Chiefs-Ravens: Bratwurst, Bobby Engram, and a Week One Battle in Baltimore

TJ GerrityCorrespondent ISeptember 9, 2009

Finally, the NFL season is officially about to begin.

The smell of bratwurst and football is in the air, and tailgating can officially begin outside of Arrowhead Stadium (well next week, anyway). This week, your Kansas City Chiefs are taking the trip up to Baltimore to face the Ravens.

B-more had a great turnaround season last year, going 11-5 after a disappointing 5-11 season in 2007. The key to this turnaround was the addition of rookie quarterback Joe Flacco. His steady play at QB, coupled with a reinvigorated running game, was just what the doctor ordered for them. This retooled offense stayed on the field, scored points, and allowed their feared defense to return to past form by keeping them fresh until the end of games.

With a full year under young QB Joe Flacco’s belt, Ravens fans this season are hoping for even bigger things than the AFC Championship game they got last year.

For the Chiefs, it is all about change this year. General manager “King” Carl Peterson is out, Scott Pioli is in; head coach Herm Edwards is out, and wide receiver genius Todd Haley is in. The biggest change in terms of personnel, however, is the offseason trade for quarterback Matt Cassel. Larry Johnson, once disgruntled, has taken a liking to the new regime and now seems primed for a return to star status.

Pioli and company have done almost everything they could to make this team competitive in 2009 and beyond—brought in a star QB, signed free agents to the offensive line, and created competition at every position.


Key Losses

The Ravens lost several key players on both the offensive and defensive side of the ball. On the offensive line they lost center Jason Brown, who was one of the best young ones in the league, and tackle Willie Anderson.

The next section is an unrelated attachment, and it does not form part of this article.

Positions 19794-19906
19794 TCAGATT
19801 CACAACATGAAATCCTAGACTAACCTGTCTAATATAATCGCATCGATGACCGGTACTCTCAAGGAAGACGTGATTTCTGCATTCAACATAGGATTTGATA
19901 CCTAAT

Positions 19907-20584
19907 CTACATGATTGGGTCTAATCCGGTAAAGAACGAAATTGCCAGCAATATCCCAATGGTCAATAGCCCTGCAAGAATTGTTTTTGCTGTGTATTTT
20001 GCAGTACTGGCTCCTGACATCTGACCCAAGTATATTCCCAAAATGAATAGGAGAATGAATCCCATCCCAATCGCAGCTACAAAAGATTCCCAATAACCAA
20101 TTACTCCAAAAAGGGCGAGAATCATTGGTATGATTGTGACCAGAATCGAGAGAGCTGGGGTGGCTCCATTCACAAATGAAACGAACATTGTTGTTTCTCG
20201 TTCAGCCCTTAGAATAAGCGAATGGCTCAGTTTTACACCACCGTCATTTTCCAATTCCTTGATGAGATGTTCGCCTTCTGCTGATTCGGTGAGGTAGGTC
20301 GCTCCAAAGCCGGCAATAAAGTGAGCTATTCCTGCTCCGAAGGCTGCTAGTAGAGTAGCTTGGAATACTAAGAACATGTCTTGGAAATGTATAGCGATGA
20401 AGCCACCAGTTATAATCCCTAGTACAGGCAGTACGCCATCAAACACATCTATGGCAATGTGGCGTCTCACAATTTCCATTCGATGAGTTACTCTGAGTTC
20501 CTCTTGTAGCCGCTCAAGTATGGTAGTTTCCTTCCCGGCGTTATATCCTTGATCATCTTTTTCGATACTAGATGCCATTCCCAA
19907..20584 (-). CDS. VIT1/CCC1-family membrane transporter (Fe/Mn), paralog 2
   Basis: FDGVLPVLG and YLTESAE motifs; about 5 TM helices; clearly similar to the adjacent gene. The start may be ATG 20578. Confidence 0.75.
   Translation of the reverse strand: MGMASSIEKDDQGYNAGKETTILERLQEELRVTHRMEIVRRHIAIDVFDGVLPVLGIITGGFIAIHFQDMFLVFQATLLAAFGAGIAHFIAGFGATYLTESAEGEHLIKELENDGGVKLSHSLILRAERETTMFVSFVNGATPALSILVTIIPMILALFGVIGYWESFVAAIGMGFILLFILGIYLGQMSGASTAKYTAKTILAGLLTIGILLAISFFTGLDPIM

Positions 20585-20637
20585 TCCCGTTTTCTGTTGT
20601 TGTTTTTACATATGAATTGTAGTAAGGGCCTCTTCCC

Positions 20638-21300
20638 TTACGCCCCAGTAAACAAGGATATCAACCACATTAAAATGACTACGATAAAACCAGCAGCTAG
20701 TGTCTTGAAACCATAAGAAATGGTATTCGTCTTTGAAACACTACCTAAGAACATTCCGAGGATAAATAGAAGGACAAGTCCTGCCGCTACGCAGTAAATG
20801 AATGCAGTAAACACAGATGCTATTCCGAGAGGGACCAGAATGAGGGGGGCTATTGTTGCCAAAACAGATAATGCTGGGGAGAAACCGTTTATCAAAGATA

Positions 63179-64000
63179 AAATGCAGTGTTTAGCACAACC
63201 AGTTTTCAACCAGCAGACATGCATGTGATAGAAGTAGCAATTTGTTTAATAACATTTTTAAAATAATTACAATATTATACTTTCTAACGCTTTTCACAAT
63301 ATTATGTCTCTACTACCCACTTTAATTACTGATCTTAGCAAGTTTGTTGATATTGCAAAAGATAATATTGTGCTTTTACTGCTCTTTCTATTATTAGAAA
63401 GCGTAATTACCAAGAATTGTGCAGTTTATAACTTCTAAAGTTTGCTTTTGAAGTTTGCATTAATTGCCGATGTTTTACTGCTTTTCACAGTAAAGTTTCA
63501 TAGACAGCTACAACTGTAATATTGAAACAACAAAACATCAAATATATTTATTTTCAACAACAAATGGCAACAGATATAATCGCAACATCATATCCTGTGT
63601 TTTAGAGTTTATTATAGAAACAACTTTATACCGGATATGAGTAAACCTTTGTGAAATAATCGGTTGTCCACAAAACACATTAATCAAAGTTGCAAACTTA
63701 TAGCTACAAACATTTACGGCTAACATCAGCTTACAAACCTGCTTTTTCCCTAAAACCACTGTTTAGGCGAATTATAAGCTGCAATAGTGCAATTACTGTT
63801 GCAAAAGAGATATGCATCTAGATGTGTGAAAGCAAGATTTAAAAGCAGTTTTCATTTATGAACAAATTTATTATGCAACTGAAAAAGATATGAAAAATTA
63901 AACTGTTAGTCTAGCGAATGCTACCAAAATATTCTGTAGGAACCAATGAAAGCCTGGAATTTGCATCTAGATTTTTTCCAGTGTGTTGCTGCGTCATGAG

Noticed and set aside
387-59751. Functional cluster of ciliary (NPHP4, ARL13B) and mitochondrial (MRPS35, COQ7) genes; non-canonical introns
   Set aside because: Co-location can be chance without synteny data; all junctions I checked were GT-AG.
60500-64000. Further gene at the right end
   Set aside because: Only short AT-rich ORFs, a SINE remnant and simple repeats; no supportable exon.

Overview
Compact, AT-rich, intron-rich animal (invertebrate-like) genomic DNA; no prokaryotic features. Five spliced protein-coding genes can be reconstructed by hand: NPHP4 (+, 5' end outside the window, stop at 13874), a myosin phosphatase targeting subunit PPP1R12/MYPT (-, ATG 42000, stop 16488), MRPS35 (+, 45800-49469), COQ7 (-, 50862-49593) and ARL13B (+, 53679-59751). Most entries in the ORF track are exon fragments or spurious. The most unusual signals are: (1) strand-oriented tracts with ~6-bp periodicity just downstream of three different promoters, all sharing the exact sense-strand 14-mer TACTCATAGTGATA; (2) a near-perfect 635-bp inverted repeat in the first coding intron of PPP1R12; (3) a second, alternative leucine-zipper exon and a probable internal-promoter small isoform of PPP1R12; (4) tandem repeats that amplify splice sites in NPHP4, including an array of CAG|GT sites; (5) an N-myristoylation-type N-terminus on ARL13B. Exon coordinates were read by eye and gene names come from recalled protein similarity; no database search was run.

On the defensive side, star linebacker Bart Scott was lost along with defensive coordinator Rex Ryan to the Jets, and cornerback Chris McAlister had his contract terminated. Long-time Ravens kicker, Matt Stover, was also lost this offseason.

The Chiefs biggest loss, by far, was the trade of future Hall of Fame tight end Tony Gonzalez to the Falcons. Also on the offensive side of the ball, former starting right tackle Damion McIntosh was released this past Saturday. Other losses include starting safety Bernard Pollard and key reserve defensive lineman Alphonso Boone.


Key Additions

Don’t be fooled by all of the losses, the Ravens did an excellent job of reloading and replacing those players that left, just like the great teams usually do. Losing OT Willie Anderson was negated by drafting Michael Oher in the first round of the draft. Oher looks promising and the Ravens and their fans have high expectations for him starting on the right side.

Drafting defensive end/outside linebacker Paul Kruger may not take the place of Bart Scott immediately, but he will be learning a lot from Terrell Suggs this year and has a lot of talent. The Ravens also signed center Matt Birk to counter the loss of Jason Brown.

The Chiefs did a lot of adding since the end of the 2008 season, and additions were made on every level. The most important additions, besides star quarterback Matt Cassel, were Scott Pioli and Todd Haley.

Bobby Engram was brought in as a slot receiver and a leader for the WRs. Safety Mike Brown was brought in from Chicago and has taken over Bernard Pollard’s starting spot. The Chiefs also brought in two linemen from the Dolphins for an undisclosed late-round draft pick.

Andy Alleman can play both guard and center, and Ike Ndukwe can play guard and tackle. By season’s end, both Alleman and Ndukwe may end up starting at guard and tackle, respectively, on the right side. Mike Goff was signed to fill the starting right guard spot but has shown his age during the preseason games.

First-round pick Tyson Jackson will be anchoring the defensive line at the left defensive end spot. Jackson is a crucial player in the switch from the 4-3 defense to the 3-4 defense, and has been playing well thus far.